Published by: Ingrid King. Last Updated on: October 31, 2022 by Crystal Uys


November is Adopt-a-Senior Pet month. If you’re looking to add a new feline family member, don’t overlook the joys of adopting an older cat. Jane Harrell, executive producer at, lists 10 reasons senior cats rule, and I agree with all of them. With a senior cat, you know what you’re going to get: the cat’s personality is already formed, so you’ll have a better idea of how she’ll fit into your family. Senior cats are usually already trained in the ways of living with humans. They’re purr-fect if you’re looking for a snuggle buddy. And most importantly, since senior cats are often the last to get adopted, you’ll literally be saving a life when you adopt one of these mature felines.

My own experience of adopting an older cat came with Buckley, who was most likely somewhere between eight and ten years old when I fell in love with her.   Even though she was only with me for three short years, I wouldn’t have wanted to miss a single moment.

Today, I’d like to introduce you to three senior torties from around the country who are looking for their forever homes to live out their golden years.

Velvet pictured in the photo at the top of this post, is 8 years old. Her owner died, and there was noone else to care for this beautiful girl. Velvet gets easily stressed by new situations, but once she warms up to someone, she loves to be brushed and petted and gives head butts.  She also likes her independence. Velvet was adopted once, but was returned to the shelter. This lovely lady still has a lot of love to give to someone. She is available for adoption from the Baltimore Humane Society in Reisterstown, MD. For more information, please view Velvet’s Petfinder profile.


Queenie is about 9 years old. She was adopted out by the New Rochelle, NY Humane Society several years ago, and was subsequently returned after her family brought home a dog. This beautiful tortie girl with her gorgeous green eyes is much better suited for a life full of warm laps, sunny windowsills, and cozy couches than life in a shelter. For more information, please view Queenie’s Petfinder profile.


At 6 years old, Isis is barely a senior. This little girl looks like she needs to grow into her tag! She would love to find someone special she can purr and cuddle with. She gets along with other cats and is very well mannered (no climbing the drapes!). She is available for adoption from Sun Cities 4 Paws Rescue in Youngstown, AZ. For more information, please visit Isis’ Petfinder profile.

Have you ever adopted a senior cat? Please share your story!

About the author

33 Comments on In praise of senior cats

  1. For those of you considering a “senior” cat of 8 or 9 years, just know there may be many more years in that kity. I have had Sunshine noe 20 of her 23 years of age, Winston I got when he wasn’t quite 4 weeks old. He is now almost 21. My other two sbilings came to me as tiny kittens I bottle fed. They are now 13 and going strong! Don’t be afraid of seniors, they are great!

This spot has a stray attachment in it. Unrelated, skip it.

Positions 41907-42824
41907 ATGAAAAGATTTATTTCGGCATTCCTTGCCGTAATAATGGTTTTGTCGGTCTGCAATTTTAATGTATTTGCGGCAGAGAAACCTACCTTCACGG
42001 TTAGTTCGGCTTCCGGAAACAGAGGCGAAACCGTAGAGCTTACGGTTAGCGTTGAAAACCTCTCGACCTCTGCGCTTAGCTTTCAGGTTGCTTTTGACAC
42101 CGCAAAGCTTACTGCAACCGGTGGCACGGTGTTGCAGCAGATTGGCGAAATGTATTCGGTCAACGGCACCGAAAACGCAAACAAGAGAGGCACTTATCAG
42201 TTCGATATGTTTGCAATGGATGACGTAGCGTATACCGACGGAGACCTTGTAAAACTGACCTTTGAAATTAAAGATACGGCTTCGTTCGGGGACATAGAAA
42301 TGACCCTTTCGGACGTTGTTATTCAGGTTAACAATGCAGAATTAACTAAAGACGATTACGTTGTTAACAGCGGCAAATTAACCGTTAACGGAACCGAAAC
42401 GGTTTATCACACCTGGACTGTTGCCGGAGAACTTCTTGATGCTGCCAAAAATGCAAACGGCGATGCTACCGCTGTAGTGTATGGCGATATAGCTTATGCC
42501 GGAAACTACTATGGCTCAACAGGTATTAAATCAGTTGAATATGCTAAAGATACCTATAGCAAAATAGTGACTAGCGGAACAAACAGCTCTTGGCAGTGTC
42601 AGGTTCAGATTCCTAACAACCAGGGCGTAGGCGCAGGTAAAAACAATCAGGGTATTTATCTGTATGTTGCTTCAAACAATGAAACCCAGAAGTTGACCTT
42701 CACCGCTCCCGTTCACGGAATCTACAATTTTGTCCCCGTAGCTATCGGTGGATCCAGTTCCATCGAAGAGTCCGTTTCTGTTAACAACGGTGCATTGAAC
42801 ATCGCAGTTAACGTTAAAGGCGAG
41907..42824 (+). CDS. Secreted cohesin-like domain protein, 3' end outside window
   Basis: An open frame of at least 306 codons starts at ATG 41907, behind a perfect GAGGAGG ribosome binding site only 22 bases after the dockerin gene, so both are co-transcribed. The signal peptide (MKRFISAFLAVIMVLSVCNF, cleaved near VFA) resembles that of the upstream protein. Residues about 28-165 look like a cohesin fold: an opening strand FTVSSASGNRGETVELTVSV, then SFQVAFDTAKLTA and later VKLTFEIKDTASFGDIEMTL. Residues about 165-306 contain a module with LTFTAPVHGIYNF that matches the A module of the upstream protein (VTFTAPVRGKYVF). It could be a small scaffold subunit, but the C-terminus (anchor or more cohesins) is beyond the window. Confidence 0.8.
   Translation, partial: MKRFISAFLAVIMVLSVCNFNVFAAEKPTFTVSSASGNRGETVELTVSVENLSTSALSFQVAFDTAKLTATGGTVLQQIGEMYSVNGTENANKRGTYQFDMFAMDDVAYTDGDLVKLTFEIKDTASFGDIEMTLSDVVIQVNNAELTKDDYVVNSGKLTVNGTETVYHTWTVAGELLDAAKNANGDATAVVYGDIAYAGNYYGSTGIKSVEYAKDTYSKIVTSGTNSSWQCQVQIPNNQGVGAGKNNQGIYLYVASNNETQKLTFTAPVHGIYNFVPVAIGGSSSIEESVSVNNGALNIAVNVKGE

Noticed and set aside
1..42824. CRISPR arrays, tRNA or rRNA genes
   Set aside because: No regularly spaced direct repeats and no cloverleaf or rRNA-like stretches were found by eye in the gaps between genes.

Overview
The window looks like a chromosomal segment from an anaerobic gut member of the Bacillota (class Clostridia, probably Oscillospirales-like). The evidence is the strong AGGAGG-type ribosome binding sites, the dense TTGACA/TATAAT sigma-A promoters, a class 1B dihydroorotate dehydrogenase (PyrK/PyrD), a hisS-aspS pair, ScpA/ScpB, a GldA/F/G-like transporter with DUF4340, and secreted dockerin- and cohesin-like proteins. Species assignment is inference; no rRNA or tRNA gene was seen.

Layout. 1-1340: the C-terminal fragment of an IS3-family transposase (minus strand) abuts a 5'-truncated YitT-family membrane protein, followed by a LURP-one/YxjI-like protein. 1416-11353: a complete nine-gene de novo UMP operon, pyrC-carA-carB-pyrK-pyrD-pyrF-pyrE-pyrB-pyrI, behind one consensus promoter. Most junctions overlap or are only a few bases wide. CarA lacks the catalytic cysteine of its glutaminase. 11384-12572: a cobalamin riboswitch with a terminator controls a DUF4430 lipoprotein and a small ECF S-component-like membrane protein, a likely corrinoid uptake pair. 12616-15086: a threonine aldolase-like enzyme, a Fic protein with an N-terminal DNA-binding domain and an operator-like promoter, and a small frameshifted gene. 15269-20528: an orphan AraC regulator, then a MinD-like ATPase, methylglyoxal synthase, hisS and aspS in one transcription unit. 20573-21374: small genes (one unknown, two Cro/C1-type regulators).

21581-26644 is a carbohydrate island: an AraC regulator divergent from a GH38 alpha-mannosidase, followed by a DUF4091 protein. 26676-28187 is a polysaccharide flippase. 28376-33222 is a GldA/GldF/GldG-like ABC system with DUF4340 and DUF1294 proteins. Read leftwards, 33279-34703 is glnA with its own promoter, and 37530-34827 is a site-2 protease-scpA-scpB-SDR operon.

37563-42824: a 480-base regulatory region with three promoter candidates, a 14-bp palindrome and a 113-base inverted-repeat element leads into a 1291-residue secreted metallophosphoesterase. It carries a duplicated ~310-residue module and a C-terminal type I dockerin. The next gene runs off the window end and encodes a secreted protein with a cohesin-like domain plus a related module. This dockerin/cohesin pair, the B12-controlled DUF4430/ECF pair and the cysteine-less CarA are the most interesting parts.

2. I just adopted a senior one week ago that could have been one of your featured seniors. Gizmo is a 14-year-old torti who was left at our local shelter by her previous owner. When I first saw her, my house was full with my own four dogs and four cats and a foster momma dog with four puppies. The momma and her four puppies found their forever homes, but Gizmo was still at the shelter. At 14, she didn’t seem to get much attention and I knew it was only a matter of time until she would be euthanized. I brought her home to her new siblings: 15-year-old Bonnie, 14-year old Ferdinand, 4-year-old Happy, and 1-year-old Mojo. They are all rescue kitties. Gizmo ignores the dogs. She still has a few hisses for the other cats, but enjoys sleeping in the same room in her bed or on a human bed. She also enjoys sitting on the sink while my husband shaves. She is such a loving girl and deserves to have a home of her own.

  3. I haven’t adopted a senior cat but I have 3. Dumbo will be 15 in January. She adopted me in early 1998. Oreo will be 15 in March. Dumbo adopted here when she was 6 weeks old. Jet came along in 2002 as a tiny kitten born to a cat whose owner thought he had a boy until she had kittens under his neighbor’s trailer. I have had all 3 since they were tiny. We have been though a lot together and I wouldn’t trade a minute of it (except for the horrible day when Oreo’s tail got caught in a door and 4 inches of it had to be amputated). They are so much a part of me now that it’s hard to think of them being gone. They bring me just as much joy as they did when they were babies exploring their world. They mostly sit around now and don’t play much. Occasionally one gets mad at a dog but that’s the most excitement we have around here. Oreo is showing her age more than the other two and it’s breaking my heart. She is still very loving and super friendly though. And LOVES her McDonald’s fries as much as she did when she first stole one as a tiny kitten. I absolutely adore my senior cats.

    • Living with senior cats does bring bittersweet moments. Randi. Oreo’s McDonald’s fries addiction made me smile.

  4. I can’t believe that Queenie was returned “after the family brought home a dog.” Very sad. May she adopt the loving and committed people she deserves!